Project Proposal

A downloadable PDF version of this proposal is also available here.

The Team

Our team is composed of five, instead of the usual four, members. We have created five separate roles and assigned each member to a role. The following grid shows the roles, members in those roles, and a short description of each role. Roles are matched with our general interest areas and skills/experience.

Each of the leader positions above defines a group member that is responsible for ensuring that various tasks are completed and/or appropriately divided. They are responsible for appropriately distributing the workload.

The Project & Problem

Facebook Privacy Settings

For our project we will be investigating the interactions users have with privacy settings on the Facebook website. Despite multiple past revisions of the interfaces and interactions surrounding privacy settings, Facebook still neglects certain parts of this ecosystem. Users do not have a common way of visualizing all of their privacy settings for various different aspects of the website, settings are placed in deep in the interaction flow, and there is a general lack of integration of privacy into the overall Facebook experience that meets user expectations and goals.

The interactions surrounding Facebook privacy settings are complex as they apply to many different types of user groups who have varying perceptions and priorities related to privacy. We have recognized that a lot of the current settings related to privacy are not exposed in meaningful/accessible ways and are difficult to edit in-context, outside of the dedicated "Privacy Settings" page. In addition, we have also identified privacy surrounding the view of photo albums and third party applications present opportunities for improvement.

The Users

The user group consists of a large majority of adults and teenagers who use Facebook for a social networking. We plan to engage a range of different user types/groups in our research ranging from college students to middle-aged adults. We are also interested in talking to high-school students and will make a final decision on how to move forward with this pending a discussion on our user research plan and consent approach. We will approach research with college students carefully to make sure that we are not designing something for ourselves.

Their Goals

People want to share information about themselves and their daily routine, pictures and things they find interesting. People also look to find value through applications by interacting with their friends in different ways. They want to be able to understand and control what information they are sharing to different groups like friends, coworkers and the general public including advertisers.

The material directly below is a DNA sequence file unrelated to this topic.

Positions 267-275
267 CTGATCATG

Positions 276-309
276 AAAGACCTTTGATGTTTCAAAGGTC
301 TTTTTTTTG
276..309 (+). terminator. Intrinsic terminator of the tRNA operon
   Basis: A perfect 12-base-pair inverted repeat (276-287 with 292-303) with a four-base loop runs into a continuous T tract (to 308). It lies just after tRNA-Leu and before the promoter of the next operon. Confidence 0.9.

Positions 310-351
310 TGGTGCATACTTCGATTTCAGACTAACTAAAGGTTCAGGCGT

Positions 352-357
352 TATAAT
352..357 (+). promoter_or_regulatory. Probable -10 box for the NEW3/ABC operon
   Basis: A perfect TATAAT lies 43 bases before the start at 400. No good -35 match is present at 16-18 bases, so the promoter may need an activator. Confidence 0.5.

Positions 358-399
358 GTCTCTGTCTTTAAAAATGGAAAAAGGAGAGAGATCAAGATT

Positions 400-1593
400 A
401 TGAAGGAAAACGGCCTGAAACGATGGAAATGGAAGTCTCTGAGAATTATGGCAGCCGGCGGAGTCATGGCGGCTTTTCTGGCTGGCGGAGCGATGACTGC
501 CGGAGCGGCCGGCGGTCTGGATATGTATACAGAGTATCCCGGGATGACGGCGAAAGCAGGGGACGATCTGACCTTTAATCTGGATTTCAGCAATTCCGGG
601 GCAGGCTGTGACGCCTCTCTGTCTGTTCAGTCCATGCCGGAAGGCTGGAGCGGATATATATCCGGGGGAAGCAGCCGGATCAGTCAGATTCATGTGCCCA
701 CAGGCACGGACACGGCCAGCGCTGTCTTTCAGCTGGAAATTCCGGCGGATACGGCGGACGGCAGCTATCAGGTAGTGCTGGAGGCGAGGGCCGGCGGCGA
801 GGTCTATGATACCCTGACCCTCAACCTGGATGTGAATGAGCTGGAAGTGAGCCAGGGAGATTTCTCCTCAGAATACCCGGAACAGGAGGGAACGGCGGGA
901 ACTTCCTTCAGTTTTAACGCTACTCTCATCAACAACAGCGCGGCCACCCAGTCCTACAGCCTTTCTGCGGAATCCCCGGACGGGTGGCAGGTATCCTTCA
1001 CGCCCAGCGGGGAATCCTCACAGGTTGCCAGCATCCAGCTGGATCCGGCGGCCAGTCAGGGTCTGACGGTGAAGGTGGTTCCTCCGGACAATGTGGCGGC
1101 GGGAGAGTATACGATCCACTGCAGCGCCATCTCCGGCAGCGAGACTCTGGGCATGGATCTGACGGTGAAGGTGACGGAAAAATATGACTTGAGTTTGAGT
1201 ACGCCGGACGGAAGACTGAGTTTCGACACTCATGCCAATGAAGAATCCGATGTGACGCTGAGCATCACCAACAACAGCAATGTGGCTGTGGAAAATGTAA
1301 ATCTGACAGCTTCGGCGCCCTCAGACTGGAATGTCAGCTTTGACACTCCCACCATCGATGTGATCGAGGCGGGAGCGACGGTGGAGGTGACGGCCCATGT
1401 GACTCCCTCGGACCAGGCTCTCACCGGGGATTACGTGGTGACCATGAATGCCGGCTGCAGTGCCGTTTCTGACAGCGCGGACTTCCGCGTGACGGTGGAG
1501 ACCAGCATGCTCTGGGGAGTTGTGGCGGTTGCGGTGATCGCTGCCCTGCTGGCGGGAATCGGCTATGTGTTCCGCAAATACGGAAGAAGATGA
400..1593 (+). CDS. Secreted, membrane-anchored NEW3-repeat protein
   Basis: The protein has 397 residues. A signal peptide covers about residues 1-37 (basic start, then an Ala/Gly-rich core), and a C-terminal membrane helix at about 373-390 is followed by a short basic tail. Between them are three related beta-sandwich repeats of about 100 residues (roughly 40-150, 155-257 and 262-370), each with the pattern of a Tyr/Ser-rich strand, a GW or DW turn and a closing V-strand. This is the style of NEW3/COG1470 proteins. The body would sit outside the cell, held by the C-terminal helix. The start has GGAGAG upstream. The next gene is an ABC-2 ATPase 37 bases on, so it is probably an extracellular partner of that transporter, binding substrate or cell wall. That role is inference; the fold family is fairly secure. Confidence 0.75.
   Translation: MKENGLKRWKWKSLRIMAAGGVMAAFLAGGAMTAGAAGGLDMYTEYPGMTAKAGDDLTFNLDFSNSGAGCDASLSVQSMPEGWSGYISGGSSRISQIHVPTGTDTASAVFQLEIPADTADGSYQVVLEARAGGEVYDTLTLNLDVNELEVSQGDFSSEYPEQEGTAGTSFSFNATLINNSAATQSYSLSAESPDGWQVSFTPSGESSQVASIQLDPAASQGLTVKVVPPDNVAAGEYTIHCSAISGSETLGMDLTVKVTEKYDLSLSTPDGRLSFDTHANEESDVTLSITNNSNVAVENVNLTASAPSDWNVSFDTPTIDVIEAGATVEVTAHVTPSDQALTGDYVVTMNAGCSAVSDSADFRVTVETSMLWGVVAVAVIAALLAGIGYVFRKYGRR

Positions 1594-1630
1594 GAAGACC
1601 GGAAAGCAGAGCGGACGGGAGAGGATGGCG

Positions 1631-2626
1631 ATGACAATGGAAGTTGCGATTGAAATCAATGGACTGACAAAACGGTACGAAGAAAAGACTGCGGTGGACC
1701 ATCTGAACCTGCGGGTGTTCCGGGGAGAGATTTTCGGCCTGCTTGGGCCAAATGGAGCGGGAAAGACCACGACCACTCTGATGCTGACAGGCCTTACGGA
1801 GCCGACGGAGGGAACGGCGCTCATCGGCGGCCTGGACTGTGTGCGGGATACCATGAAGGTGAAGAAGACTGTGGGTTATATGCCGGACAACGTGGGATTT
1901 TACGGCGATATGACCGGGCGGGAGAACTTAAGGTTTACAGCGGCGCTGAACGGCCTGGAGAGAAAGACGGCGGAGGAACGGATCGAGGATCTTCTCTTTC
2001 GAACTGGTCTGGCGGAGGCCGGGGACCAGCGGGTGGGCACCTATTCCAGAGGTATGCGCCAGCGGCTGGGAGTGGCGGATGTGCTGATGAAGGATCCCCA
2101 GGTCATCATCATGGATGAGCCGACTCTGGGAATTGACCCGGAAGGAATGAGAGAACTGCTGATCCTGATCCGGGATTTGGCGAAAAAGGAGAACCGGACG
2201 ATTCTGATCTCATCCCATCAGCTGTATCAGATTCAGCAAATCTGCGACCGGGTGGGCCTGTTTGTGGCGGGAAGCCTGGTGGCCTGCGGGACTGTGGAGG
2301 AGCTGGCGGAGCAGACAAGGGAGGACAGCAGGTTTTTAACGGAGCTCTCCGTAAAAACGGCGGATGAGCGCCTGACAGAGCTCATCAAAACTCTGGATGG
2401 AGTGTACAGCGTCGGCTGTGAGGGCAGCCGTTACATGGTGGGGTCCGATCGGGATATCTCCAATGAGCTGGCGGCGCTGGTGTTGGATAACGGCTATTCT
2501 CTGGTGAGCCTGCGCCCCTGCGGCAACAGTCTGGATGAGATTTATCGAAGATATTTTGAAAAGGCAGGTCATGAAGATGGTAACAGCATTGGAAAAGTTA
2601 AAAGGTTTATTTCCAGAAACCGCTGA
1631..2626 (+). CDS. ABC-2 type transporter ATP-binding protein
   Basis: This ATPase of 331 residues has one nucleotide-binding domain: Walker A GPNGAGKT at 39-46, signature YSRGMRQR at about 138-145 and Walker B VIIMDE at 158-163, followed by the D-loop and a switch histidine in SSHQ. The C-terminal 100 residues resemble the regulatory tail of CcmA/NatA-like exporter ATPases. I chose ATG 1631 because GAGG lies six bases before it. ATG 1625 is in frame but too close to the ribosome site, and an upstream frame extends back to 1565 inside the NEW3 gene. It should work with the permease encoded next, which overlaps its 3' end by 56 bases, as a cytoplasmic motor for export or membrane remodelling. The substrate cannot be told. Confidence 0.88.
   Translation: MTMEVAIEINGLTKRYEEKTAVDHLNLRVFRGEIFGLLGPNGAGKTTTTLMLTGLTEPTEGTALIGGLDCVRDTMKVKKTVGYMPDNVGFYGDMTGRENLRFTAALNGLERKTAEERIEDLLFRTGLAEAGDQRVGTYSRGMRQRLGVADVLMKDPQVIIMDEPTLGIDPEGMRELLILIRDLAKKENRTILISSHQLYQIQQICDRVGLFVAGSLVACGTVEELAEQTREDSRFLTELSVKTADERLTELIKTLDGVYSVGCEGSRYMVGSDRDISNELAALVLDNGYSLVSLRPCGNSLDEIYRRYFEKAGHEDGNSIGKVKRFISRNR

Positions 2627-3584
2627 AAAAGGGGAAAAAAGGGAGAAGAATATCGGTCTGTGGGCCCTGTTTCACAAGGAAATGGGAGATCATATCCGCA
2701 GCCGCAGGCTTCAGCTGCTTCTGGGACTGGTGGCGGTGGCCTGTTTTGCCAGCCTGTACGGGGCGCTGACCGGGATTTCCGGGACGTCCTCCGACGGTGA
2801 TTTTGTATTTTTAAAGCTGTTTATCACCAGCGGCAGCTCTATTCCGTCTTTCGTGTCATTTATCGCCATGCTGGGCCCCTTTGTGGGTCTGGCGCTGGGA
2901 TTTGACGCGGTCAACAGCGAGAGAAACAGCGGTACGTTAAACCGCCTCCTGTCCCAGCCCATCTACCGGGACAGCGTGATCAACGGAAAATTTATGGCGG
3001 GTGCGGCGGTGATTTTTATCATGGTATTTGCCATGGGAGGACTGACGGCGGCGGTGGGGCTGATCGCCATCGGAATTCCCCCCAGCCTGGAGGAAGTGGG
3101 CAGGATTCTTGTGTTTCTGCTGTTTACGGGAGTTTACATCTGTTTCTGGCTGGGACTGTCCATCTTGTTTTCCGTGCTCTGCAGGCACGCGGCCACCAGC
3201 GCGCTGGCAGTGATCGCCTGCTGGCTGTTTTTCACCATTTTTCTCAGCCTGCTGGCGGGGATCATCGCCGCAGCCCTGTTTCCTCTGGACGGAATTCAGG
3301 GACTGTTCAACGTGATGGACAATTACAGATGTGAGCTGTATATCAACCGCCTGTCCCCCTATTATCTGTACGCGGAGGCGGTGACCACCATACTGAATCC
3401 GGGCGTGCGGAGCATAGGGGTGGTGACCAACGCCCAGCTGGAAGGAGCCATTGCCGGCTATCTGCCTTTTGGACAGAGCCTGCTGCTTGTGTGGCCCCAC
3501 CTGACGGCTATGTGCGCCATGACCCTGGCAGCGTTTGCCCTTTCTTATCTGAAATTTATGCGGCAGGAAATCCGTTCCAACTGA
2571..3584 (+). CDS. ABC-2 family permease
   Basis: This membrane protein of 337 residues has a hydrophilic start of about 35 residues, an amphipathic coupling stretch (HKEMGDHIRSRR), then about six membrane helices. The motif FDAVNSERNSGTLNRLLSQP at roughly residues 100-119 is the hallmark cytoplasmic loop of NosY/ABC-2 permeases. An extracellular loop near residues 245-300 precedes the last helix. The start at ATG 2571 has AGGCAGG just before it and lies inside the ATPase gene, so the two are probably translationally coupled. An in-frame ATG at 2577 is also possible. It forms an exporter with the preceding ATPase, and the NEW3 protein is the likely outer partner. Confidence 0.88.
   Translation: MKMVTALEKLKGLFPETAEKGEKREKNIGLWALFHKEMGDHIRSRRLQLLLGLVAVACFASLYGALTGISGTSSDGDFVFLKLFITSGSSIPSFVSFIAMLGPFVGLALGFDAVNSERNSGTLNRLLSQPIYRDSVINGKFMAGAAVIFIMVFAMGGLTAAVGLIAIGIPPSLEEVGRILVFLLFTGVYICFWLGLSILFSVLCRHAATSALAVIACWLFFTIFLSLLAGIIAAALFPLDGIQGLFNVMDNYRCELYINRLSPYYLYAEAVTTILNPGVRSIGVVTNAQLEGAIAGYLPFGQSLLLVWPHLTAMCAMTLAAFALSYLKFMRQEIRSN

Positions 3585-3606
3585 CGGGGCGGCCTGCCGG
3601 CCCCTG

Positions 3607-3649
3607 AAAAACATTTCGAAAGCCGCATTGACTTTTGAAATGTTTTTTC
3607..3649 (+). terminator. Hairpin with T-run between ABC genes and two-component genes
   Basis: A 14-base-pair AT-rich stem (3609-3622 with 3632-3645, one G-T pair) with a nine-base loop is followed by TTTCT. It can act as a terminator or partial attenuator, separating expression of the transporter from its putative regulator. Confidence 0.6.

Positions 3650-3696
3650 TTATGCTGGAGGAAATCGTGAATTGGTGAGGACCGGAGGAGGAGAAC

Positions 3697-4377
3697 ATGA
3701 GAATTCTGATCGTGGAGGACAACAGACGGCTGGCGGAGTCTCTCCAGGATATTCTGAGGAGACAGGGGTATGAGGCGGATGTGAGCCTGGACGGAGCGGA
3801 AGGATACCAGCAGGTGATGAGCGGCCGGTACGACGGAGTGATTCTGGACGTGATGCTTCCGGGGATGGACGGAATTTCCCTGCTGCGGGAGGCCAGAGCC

The Initial Design

Some of our initial ideas related to the issues outlined in the Project and the Problem:

  • Viewing privacy information from different pivot/viewpoints on Facebook. Which of my applications have access to which information on my profile. Can I view this information from the viewpoint of the Application?
  • Viewing profile privacy settings from the perspective of user types/groups.
  • On-the-fly editing of privacy settings for all content on your profile. This includes the ability to edit privacy settings of content that has already been posted to the profile.
  • Presenting the user with abstract and easier ways to understand their privacy settings (e.g. coloring different sections of a user profile based on privacy settings).
  • Based on the outcome of our user research, we may find that privacy settings could be simplified into a private and public facing profile. There are a number of interaction challenges and opportunities to address this model.

The Next Steps

Moving forward, the first and most important thing to do is narrow our user group. As members of the 500 million user ecosystem, we will need to make sure we don't design too much for ourselves. We think exploring younger, high school users [~14-18], as well as adult professional users [~30-60] will provide different perspective on the problem, as will communicating with less technically oriented users who might not be so fast to understand the system. Again, clearly identifying a user group soon to go forward will be very important.